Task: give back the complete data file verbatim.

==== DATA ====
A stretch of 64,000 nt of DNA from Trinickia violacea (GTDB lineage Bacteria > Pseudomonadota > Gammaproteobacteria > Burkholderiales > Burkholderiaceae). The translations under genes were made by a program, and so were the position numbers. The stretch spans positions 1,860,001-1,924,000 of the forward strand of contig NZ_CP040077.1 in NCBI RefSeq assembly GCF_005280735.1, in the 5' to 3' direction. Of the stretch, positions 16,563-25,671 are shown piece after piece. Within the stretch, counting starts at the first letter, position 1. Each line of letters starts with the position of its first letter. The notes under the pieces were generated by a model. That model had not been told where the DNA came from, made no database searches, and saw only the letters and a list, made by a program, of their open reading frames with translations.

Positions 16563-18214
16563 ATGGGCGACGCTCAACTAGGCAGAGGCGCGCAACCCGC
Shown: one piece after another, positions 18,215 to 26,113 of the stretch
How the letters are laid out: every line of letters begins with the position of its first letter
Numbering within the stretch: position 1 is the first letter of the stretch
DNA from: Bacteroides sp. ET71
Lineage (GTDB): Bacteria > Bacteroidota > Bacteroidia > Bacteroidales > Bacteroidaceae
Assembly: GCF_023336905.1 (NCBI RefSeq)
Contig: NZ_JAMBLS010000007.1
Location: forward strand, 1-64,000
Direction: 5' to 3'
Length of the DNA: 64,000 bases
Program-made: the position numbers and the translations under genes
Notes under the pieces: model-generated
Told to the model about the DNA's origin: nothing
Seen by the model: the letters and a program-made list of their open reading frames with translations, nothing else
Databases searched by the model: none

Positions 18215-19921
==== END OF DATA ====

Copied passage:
A stretch of 64,000 nt of DNA from Trinickia violacea (GTDB lineage Bacteria > Pseudomonadota > Gammaproteobacteria > Burkholderiales > Burkholderiaceae). The translations under genes were made by a program, and so were the position numbers. The stretch spans positions 1,860,001-1,924,000 of the forward strand of contig NZ_CP040077.1 in NCBI RefSeq assembly GCF_005280735.1, in the 5' to 3' direction. Of the stretch, positions 16,563-25,671 are shown piece after piece. Within the stretch, counting starts at the first letter, position 1. Each line of letters starts with the position of its first letter. The notes under the pieces were generated by a model. That model had not been told where the DNA came from, made no database searches, and saw only the letters and a list, made by a program, of their open reading frames with translations.

Positions 16563-18214
16563 ATGGGCGACGCTCAACTAGGCAGAGGCGCGCAACCCGC
Shown: one piece after another, positions 18,215 to 26,113 of the stretch
How the letters are laid out: every line of letters begins with the position of its first letter
Numbering within the stretch: position 1 is the first letter of the stretch
DNA from: Bacteroides sp. ET71
Lineage (GTDB): Bacteria > Bacteroidota > Bacteroidia > Bacteroidales > Bacteroidaceae
Assembly: GCF_023336905.1 (NCBI RefSeq)
Contig: NZ_JAMBLS010000007.1
Location: forward strand, 1-64,000
Direction: 5' to 3'
Length of the DNA: 64,000 bases
Program-made: the position numbers and the translations under genes
Notes under the pieces: model-generated
Told to the model about the DNA's origin: nothing
Seen by the model: the letters and a program-made list of their open reading frames with translations, nothing else
Databases searched by the model: none

Positions 18215-19921